Documents: providing information. News, blog posts, documentation.
Apps: doing things. Email, spreadsheets, games.
On one hand, I completely agree that supporting apps makes the platform complex: browsers are incredibly complicated to build and work on, with such a high ongoing maintenance cost that we only have three rendering engines: Firefox's Gecko, Chrome's Blink, and Safari's Webkit (Blink is a fork of Webkit). On the other, supporting apps is much better than the alternatives.
Outside of a browser, there are essentially two models for getting applications:
Independent installation. You download the program for the manufacturers website, or loaded off a CD. The desktop model.
App store. Your OS has a list of programs that can be installed, and which have gone through some amount of review. The smartphone model.
The web has developed with the principle that it should always be safe to visit a site. As new capabilities have been added this has been critical to maintain. This means you don't need an app store, with power to reject your app.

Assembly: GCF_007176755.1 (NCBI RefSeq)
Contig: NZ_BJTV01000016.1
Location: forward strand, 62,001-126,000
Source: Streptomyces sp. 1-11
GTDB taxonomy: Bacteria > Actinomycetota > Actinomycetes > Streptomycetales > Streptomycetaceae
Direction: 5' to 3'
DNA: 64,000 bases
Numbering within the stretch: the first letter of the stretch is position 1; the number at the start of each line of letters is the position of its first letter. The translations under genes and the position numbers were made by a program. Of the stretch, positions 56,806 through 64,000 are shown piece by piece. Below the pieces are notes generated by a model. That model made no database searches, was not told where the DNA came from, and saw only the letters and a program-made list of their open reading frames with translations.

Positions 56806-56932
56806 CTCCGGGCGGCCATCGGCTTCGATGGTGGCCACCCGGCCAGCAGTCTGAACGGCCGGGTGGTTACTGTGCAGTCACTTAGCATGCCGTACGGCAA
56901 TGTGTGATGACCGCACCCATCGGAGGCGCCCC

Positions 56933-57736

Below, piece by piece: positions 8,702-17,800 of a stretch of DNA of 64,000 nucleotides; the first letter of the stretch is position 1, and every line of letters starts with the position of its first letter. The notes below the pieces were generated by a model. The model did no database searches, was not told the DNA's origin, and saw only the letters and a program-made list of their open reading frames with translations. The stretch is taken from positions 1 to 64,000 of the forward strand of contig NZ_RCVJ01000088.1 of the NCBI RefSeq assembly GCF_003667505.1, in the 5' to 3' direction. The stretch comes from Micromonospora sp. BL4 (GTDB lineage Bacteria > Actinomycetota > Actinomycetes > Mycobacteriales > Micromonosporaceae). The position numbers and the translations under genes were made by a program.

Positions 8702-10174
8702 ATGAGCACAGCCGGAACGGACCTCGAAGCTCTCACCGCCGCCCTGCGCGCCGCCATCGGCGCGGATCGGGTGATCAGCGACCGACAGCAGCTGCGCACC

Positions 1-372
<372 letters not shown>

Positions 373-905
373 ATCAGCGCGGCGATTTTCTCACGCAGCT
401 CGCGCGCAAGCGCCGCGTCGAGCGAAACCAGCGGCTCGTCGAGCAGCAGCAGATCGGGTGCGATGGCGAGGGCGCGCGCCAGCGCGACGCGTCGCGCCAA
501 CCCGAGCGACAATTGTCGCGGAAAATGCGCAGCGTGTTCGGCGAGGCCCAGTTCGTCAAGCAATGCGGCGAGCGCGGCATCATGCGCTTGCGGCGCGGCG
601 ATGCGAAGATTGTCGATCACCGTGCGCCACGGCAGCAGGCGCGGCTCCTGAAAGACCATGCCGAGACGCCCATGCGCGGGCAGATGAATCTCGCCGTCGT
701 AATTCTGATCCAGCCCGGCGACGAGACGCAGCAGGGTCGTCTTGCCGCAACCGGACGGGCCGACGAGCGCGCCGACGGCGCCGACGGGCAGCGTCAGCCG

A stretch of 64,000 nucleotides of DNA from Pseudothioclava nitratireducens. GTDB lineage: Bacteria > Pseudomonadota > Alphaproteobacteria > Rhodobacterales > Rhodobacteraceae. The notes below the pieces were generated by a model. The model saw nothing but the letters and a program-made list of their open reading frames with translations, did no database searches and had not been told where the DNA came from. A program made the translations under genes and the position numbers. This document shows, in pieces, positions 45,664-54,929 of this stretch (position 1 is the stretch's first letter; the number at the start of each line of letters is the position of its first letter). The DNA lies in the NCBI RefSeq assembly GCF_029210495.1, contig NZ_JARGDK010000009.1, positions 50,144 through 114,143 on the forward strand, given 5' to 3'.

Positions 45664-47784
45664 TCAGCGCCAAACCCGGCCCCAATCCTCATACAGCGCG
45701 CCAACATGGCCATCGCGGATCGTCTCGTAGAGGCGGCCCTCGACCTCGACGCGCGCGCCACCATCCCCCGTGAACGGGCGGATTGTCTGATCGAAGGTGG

Mozilla believes that the web can displace proprietary, single-vendor stacks for application development. To make open web technologies a better basis for future applications on mobile and desktop alike, we need to keep pushing the envelope of the web to include—and in places exceed—the capabilities of the competing stacks in question.The web platform has come so far in supporting apps over this decade; we couldn't have made Bucket Brigade without Web Audio or WebRTC. A web developer should be able to do anything native app developers can, making apps for any device, free from vendor veto.
We want to take a bigger step now, and find the gaps that keep web developers from being able to build apps that are—in every way—the equals of native apps built for the iPhone, Android, and WP7.